Last week as I was having a massive nervous breakdown about my job, Chris was also having a massive nervous breakdown about his. He came home one night and unloaded all his frustrations and stress and worry about his job as we sat on the couch one night after the kids had gone to bed.
“I just have too much on my plate,” he said. “I feel like I’m not doing any of it well because there’s just so much of it to handle.”
“You need to ask for some help, Chris,” I said.
Asking for help for Chris has always been a challenge. He likes to do things his way. On his own. And asking for someone to step in and help him out gives over a lot of that control. Sharing responsibilities with others on his team has been an on-going struggle for him since college. I can remember having these same conversations all through graduate school, and later as he entered the workforce. And now, there we sat, having the same conversation.
“I don’t want to ask for help,” said Chris. “I want to do it my way. I don’t want someone else to help me.”
Fast forward to tonight.
Bean brought home his first night of “homework” from preschool. Every Wednesday he has a folder that he brings home with a little homework assignment in it. It isn’t anything major. Just something to help parents get involved at home. Tonight’s task was writing his name on the lines three times.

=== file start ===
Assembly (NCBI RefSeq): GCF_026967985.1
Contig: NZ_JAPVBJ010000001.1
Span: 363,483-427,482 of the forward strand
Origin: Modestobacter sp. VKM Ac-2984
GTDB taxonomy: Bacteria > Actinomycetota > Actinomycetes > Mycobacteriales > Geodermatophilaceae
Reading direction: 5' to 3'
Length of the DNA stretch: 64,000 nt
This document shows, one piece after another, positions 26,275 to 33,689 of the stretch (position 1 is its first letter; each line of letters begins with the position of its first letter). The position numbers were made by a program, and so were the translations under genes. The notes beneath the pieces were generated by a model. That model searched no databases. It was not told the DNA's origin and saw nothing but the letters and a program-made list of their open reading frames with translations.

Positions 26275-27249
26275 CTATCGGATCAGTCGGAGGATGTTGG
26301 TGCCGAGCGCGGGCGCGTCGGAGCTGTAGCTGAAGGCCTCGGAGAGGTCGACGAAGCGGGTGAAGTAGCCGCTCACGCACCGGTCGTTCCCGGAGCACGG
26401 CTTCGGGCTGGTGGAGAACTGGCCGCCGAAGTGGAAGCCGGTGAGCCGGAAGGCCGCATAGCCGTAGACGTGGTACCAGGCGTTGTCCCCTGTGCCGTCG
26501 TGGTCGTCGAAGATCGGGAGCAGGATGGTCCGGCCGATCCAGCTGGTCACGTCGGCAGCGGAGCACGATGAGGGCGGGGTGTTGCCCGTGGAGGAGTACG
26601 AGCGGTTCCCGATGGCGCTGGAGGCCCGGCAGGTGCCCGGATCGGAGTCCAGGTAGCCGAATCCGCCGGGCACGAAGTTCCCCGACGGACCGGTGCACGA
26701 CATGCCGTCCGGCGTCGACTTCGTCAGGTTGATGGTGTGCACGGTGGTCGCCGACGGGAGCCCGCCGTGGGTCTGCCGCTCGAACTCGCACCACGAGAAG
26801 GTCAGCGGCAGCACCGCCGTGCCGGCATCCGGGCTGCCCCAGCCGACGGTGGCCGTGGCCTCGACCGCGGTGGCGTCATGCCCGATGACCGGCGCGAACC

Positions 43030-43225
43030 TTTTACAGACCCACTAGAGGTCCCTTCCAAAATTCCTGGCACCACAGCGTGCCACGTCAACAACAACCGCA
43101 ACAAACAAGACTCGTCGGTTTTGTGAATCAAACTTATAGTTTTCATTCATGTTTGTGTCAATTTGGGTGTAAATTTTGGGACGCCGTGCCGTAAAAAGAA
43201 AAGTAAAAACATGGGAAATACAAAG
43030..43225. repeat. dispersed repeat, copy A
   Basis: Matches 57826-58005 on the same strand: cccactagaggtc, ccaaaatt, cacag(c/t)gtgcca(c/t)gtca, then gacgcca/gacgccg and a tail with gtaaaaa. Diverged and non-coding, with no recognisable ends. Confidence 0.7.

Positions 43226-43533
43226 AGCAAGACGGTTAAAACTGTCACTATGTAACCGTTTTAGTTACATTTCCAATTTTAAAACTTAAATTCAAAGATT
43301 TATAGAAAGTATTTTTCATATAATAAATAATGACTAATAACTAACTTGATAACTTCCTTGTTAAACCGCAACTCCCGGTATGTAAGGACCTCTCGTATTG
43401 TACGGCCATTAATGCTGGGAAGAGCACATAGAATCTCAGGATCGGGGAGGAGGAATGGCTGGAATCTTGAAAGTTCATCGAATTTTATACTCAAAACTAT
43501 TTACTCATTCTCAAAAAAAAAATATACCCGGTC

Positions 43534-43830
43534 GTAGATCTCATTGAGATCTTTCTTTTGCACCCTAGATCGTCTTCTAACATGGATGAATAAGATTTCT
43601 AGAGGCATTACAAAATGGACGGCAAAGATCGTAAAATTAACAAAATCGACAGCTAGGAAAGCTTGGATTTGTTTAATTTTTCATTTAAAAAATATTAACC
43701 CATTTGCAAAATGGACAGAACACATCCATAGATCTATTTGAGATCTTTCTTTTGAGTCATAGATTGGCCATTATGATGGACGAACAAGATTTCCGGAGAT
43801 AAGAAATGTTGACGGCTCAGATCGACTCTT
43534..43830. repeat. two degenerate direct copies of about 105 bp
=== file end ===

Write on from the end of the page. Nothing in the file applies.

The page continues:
Since I was doing the dinner dishes, Chris sat down to work with Bean. Gracie helped by putting Little Mermaid stickers all over Bean’s folder.
They were working for a few minutes and I wasn’t really paying attention until I heard Chris raise his voice in frustration and say, “Michael, you have to let me help you!”
And then Michael’s eyes filled with tears and he yelled back, “But I want to do it myself! I don’t want any help!”
“Fine!” Chris said. And he stood up and walked over to where I was washing dishes, leaving Michael to work on his homework by himself.
“He won’t let me help him! It is so frustrating!” Chris whispered to me.
“Welcome to my day job,” I said sarcastically. And then I whispered back, “Just be patient. This is how he learns.”
Chris sighed in frustration and walked back over to Bean.
In a much calmer voice he said, “Buddy, you’ve got to let me help you. We learn so much more when we let people help us.”
Bean finally gave in and listened a bit, and within a minute or so, he and Chris were laughing and finishing the assignment.
Now, I am not passing judgment in this story. I am not making assumptions or teaching life lessons. Nor am I trying to give my husband a silent message.
All I will say is this… Apple. Tree.